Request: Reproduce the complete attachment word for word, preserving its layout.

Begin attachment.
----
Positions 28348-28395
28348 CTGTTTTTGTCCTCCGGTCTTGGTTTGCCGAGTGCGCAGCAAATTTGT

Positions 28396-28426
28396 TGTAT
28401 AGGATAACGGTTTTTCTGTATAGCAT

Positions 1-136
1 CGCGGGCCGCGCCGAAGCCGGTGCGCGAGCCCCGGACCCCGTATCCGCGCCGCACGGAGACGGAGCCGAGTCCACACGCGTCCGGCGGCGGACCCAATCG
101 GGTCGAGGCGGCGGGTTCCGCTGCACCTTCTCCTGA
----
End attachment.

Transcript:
Positions 28348-28395
28348 CTGTTTTTGTCCTCCGGTCTTGGTTTGCCGAGTGCGCAGCAAATTTGT

Positions 28396-28426
28396 TGTAT
28401 AGGATAACGGTTTTTCTGTATAGCAT

Positions 1-136
1 CGCGGGCCGCGCCGAAGCCGGTGCGCGAGCCCCGGACCCCGTATCCGCGCCGCACGGAGACGGAGCCGAGTCCACACGCGTCCGGCGGCGGACCCAATCG
101 GGTCGAGGCGGCGGGTTCCGCTGCACCTTCTCCTGA